Antibody Immunotherapy – Does the science match the hype?

Please join us Monday, February 6, 2017, at 7:00PM to listen to a talk from Dr. Cory Brooks, Assistant Professor of Chemistry, regarding advances in the field of antibody-based immunotherapy.

At the end of the 19th century German physician Paul Ehrlich dreamed of a “magic bullet” that would specifically destroy disease without harming the body. More recently, scientists have harnessed the incredible ability of the immune system to destroy disease, using monoclonal antibodies, proteins that bind and destroy disease. In 1986, the first monoclonal antibody was approved for human treatment, making Dr. Ehrlich’s dream a reality. With over 70 billion dollars in annual sales, 62 monoclonal antibodies on the market, and many hundreds in clinical trials for the treatment of everything from arthritis to cancer, we are on the cusp of a new era of antibody-based immunotherapy. This talk will explore what basic research can tell us about the promise and flaws of antibody therapy.

Who: Dr. Cory Brooks

When: February 6, 2017 at 7:00PM

Where: Santa Fe Basque, 3110 N. Maroa Ave., Fresno, CA

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Salmonid Conservation and Restoration: Conflicts with other Water Resource Uses?

Come join us for the first Cafe Sci of 2017! Dr. Steve Blumenshine, a professor of biology at Fresno State, will be discussing his river restoration project.

On September 15, 2016, the State (CA) Water Resources Control Board released a proposed revision (‘Substitute Environmental Document’, SED) to water quality requirements for salinity in the southern Bay-Delta and flows to major tributaries of the San Joaquin River (SJR). The revised flow requirements are to reduce water diversions, which allow more water in SJR tributaries to support native fish species, especially salmonids. Enhanced river flow objectives are sought to increase habitat area and quality as well as provide more optimal water temperatures and trigger outmigration. The SED recognizes that the cost of enhanced flows may pose challenges to local economies; reduced water diversions could impact water supply for municipal and agriculture demands, especially following years of drought conditions.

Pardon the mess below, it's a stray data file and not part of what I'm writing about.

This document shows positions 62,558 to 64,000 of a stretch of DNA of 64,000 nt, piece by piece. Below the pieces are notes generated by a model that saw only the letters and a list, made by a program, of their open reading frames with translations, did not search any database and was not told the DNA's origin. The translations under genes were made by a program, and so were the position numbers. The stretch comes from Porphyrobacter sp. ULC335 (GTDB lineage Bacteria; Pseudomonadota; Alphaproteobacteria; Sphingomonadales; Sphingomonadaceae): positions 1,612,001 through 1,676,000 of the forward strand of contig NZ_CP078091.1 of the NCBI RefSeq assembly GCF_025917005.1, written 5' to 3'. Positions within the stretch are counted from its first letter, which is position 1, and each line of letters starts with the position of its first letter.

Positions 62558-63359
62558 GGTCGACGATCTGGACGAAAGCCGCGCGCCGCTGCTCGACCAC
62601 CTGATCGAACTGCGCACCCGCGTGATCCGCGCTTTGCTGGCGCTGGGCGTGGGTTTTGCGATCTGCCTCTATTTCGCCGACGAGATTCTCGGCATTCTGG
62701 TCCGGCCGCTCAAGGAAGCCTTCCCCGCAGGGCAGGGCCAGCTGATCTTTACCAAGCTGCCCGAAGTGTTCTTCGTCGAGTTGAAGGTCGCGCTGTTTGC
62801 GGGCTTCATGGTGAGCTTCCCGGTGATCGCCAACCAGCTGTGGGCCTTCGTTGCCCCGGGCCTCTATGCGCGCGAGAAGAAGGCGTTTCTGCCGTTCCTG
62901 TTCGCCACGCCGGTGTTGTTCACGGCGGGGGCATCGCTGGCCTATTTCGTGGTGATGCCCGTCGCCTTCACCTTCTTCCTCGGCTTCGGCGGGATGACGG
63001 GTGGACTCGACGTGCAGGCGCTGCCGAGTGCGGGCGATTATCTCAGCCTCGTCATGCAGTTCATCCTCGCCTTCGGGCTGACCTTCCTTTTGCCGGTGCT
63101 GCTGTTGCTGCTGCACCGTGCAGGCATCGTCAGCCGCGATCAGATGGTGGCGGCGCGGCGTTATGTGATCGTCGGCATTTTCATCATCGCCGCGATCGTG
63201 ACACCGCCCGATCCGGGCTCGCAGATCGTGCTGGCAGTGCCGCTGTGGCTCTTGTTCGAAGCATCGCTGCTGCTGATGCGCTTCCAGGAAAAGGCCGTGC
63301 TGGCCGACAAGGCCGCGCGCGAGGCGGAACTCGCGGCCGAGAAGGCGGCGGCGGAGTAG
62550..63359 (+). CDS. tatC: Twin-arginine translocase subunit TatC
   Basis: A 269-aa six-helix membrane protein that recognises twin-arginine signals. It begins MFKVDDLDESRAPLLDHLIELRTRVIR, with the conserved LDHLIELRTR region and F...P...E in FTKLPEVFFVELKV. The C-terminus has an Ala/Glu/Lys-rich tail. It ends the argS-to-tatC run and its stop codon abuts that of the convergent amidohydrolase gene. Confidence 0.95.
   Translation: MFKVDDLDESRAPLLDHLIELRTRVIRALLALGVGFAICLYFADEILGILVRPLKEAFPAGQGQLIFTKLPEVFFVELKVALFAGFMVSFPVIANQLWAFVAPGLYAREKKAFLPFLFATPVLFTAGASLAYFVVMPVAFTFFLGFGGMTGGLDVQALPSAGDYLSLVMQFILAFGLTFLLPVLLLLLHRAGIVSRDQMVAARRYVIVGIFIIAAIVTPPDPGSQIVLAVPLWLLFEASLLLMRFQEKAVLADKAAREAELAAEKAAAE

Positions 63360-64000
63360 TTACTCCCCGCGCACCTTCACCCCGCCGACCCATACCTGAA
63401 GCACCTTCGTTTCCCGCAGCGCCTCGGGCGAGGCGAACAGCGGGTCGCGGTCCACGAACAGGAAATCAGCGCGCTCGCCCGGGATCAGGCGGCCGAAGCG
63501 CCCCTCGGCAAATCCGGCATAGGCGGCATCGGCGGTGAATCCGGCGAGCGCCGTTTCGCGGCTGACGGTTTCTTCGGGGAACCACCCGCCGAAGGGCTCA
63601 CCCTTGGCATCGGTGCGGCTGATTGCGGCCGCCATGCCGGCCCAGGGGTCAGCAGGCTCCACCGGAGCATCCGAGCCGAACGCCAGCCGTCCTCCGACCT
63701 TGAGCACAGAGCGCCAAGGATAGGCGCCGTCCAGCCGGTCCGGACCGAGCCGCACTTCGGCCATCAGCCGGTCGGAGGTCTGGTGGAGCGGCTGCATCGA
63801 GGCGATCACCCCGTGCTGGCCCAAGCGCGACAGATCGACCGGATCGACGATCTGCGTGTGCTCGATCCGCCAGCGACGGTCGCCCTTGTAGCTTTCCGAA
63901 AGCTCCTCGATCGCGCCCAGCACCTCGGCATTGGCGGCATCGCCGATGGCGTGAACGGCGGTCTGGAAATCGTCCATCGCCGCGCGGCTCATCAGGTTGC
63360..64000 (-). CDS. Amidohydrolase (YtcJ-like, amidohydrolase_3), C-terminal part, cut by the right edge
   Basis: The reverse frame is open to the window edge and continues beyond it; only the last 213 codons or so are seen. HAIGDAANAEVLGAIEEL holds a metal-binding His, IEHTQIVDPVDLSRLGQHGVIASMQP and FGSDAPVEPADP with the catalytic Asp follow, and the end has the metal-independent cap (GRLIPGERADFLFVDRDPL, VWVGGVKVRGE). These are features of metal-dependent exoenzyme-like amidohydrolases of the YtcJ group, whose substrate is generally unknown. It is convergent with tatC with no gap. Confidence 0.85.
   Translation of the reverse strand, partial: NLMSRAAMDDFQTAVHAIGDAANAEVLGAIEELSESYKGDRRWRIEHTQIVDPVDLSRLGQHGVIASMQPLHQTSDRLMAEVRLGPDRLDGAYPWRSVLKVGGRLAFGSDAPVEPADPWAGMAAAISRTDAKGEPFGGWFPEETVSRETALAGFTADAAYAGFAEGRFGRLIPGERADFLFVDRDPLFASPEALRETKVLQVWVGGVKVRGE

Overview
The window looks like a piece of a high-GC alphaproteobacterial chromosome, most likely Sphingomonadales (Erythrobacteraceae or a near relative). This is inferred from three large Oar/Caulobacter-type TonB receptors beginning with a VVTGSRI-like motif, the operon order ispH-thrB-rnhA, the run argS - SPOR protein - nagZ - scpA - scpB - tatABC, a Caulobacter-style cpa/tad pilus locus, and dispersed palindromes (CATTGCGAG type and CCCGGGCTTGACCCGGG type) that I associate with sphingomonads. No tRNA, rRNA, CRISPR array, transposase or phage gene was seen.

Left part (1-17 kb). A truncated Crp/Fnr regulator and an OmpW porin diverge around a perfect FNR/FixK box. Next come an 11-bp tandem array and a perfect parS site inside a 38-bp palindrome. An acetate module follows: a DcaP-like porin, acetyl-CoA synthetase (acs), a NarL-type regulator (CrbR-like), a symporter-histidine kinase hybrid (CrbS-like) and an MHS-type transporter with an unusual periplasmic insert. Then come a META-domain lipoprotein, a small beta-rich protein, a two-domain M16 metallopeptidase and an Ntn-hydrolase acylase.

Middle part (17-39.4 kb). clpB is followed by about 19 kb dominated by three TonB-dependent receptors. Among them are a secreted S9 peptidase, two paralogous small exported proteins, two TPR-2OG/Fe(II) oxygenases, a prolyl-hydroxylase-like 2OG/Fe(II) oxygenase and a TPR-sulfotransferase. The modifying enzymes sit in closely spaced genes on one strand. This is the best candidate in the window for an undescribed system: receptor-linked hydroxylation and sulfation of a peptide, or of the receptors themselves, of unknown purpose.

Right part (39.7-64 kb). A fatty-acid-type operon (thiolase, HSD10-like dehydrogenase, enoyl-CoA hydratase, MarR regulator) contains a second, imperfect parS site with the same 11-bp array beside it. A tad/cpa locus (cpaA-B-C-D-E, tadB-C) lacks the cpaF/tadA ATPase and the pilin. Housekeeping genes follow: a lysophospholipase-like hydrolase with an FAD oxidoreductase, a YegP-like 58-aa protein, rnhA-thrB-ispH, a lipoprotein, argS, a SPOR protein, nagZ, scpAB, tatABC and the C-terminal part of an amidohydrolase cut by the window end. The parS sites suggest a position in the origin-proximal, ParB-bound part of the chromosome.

The release of the SED provoked broad and sharp rebukes from political and agricultural stakeholders in the SJR watershed. Aside from losing water through reduced diversions from rivers, there has been a rather subtle point of contention receiving less attention. The water temperature thresholds for the early life history stages of salmonids in these SJR tributaries are based on EPA Region 10, which includes Oregon, Washington, Idaho, and Alaska. Clearly, these high latitude regions support salmonid populations that are likely acclimated to cooler water temperatures compared to central California.

The Blumenshine lab at Fresno State has been working quite intensively on the San Joaquin River Restoration Program with a focus on the ecology and temperature requirements of juvenile Chinook Salmon. They have made dozens of conference presentations on the remarkable growth rates of juvenile Chinook Salmon in the SJR, which is the southern-most population of this species. Over the last two years, they’ve been making the well-received argument that Chinook Salmon populations likely have basin-specific temperature optima. This presentation will cover several lines of evidence that could potentially ameliorate the ongoing perceptions of conflict among water uses in California.

Who: Dr. Steve Blumenshine

When: January 9, 2017 at 7:00 pm

Where: Santa Fe Basque, 3110 N. Maroa Ave., Fresno, CA